U.S. airlines improve on-time performances in 2008

With their capacity heavily cut, the U.S. airlines' on-time performance improved in 2008 compared to the previous year, according to a federal report released Monday.

More than two-thirds — 76% — of the flights operated by the nation's 19 largest airlines arrived on time last year, an improvement over 2007's 73.4%, says the U.S. Department of Transportation's Bureau of Transportation Statistics. A flight is considered on time if it arrives within 15 minutes of schedule. Only those airlines whose domestic scheduled flight passenger revenue is at least 1% of the market are required to report their performance data.

Coping with the start of the winter season and facing heavy holiday traffic, the carriers' on-time performance in December — 65.3% — deteriorated from November, when 83.3% of arrivals landed on time. In December 2007, 64.3% of flights arrived on time.

About 45% of delays were caused by weather, the report says.

Sluggish demand and rising fuel prices have forced domestic airlines to eliminate non-profitable routes last year, particularly in the second half. And flying fewer seats and flights, the U.S. airlines had a decidedly easier time pushing planes out of the gates promptly.

"2007 was the worst year we've had in a long time," says Dean Headley, a marketing professor at Wichita State University and co-author of annual The Airline Quality Rating. "Finally, airlines began to realize capacity and demand needed to match better. In 2007, they were working with the idea of 'let's just get some flights out there.' They were losing their rear."

Other performance indicators monitored by the Department of Transportation also improved last year. In December, the carriers canceled 3.3% of their scheduled domestic flights, down from 3.5% in December 2007 but higher than the 0.8% rate in November 2008.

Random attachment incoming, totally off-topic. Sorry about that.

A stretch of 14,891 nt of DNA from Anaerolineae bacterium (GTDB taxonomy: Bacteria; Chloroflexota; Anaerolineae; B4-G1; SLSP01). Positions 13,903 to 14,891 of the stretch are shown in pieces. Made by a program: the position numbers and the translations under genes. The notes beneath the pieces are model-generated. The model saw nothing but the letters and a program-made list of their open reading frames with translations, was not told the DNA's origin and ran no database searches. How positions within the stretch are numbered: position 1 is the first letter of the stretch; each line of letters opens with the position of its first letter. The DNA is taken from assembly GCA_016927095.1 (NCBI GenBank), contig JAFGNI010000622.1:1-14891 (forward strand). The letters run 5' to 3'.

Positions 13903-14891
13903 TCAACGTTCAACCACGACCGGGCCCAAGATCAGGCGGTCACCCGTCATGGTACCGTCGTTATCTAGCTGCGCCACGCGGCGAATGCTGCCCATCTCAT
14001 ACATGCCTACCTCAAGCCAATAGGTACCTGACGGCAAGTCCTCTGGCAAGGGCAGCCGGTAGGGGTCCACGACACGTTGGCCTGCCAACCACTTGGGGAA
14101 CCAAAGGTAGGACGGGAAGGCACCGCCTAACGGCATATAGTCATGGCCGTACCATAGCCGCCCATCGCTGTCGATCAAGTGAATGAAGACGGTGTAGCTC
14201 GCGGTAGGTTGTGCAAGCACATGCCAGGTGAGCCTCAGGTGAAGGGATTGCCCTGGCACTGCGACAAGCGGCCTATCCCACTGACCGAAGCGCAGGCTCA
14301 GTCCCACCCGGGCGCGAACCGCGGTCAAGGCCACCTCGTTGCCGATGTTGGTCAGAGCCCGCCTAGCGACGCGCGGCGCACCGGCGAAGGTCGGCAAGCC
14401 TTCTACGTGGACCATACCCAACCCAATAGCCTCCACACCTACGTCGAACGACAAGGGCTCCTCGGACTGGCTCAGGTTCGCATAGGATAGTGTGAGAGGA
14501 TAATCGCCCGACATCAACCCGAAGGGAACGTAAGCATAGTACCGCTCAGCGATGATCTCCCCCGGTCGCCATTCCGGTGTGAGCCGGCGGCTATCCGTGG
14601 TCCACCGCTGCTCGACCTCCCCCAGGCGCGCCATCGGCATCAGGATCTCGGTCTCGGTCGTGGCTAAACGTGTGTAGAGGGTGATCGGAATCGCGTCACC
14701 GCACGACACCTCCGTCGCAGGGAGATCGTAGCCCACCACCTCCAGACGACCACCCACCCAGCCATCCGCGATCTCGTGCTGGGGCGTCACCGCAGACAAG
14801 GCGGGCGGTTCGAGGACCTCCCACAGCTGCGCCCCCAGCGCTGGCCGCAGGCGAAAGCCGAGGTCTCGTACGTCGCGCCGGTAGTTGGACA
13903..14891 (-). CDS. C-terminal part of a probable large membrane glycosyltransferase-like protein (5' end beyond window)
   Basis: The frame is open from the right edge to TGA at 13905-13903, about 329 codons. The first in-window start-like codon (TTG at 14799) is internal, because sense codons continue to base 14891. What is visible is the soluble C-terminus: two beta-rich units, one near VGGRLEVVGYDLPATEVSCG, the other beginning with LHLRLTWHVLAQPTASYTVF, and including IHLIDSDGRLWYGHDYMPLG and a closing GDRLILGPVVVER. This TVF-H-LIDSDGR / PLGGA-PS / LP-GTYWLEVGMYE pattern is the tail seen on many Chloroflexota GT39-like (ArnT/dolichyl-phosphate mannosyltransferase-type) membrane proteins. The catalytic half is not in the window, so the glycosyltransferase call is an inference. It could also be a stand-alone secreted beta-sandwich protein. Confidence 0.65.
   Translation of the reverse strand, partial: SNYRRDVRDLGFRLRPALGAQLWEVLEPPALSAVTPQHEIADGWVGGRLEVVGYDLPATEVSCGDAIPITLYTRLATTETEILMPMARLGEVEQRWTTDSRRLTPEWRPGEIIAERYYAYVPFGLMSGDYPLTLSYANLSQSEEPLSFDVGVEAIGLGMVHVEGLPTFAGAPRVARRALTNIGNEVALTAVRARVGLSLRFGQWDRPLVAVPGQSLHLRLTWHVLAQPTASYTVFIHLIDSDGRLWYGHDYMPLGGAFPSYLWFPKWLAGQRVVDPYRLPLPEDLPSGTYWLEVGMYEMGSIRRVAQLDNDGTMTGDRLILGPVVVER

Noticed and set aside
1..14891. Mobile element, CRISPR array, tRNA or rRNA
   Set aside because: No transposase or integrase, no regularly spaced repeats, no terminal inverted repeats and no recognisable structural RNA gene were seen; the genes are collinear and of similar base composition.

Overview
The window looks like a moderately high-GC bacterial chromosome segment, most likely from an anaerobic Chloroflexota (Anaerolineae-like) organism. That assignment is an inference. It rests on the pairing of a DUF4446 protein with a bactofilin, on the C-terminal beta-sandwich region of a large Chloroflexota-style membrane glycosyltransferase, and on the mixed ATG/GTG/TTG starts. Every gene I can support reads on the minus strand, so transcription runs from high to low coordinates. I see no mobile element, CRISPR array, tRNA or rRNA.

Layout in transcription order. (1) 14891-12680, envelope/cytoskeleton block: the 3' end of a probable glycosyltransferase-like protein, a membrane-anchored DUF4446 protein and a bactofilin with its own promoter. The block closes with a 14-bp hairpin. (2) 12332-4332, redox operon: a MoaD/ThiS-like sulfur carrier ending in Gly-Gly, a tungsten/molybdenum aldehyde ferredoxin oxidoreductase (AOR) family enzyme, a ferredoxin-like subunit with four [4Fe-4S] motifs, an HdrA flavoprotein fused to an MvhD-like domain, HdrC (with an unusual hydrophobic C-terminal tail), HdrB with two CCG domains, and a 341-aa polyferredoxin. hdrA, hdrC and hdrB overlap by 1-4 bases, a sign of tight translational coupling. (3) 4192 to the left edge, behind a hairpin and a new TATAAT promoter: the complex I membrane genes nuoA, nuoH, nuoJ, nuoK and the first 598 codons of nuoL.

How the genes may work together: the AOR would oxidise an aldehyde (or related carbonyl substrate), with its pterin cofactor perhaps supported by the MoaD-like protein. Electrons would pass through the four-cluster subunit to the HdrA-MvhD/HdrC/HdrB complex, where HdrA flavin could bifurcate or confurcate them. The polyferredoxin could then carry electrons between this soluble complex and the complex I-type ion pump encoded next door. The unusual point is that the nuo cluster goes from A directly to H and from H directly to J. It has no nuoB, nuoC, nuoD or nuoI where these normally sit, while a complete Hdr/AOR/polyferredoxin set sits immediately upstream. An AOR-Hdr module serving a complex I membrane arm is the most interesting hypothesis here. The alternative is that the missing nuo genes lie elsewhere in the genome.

Regional airlines typically perform the worst in the category, and December was no exception. American Eagle, Comair and Pinnacle respectively had the highest percentage of flights canceled in December.

In 2008, the U.S. carriers posted a mishandled baggage rate of 5.26 reports per 1,000 passengers, an improvement over 2007's rate of 7.05. In December, the carriers reported 6.96 reports, better than December 2007's 9.05 but higher than November 2008's 3.75.

The U.S. airlines also bumped fewer passengers in 2008 — 1.1 per 10,000 passengers. That's down from the 1.12 rate for 2007. For the fourth quarter of 2008, the carriers reported a bumping rate of 1.1 per 10,000 passengers, up from the 0.83 rate in the fourth quarter of 2007.

The Department of Transportation also recently began requiring airlines to report lengthy tarmac delays. Of about 545,000 departures in December, 186 sat on the tarmac three hours or longer. It was slightly higher than November.

Meanwhile, the number of customer complaints the department received in 2008 fell 19% to 10,643. In December, 700 complaints about airline service were filed by consumers, down 18% from December 2007 but 32% more than 532 received in November 2008.

Other findings:

•Best and worst airlines:Among large network airlines, Southwest had the highest on-time rate in 2008, with 80.5%. American Airlines, at 69.8%, had the lowest.

•Best and worst airports:In 2008, Salt Lake City International had the highest on-time arrival rate among the 32 busiest airports in the USA. Charlotte had the best on-time arrival performance for December. Newark Liberty was the worst for December and for all of 2008.

•Worst flight:SkyWest Airlines flight 4669 from Atlanta to San Antonio was the most consistently late flight in the USA in December. It was late more than 94% of the time.

•Long tarmac delays:The flights with the longest tarmac delays during December occurred on the same day — Dec. 10, 2008. ExpressJet Airlines flight 2418 from Houston to Monroe, La. sat on the tarmac for 7 hours and 9 minutes before departing. Continental Airlines flight 1010 from Houston to Newark was next, with 6 hours and 49 minutes of delay.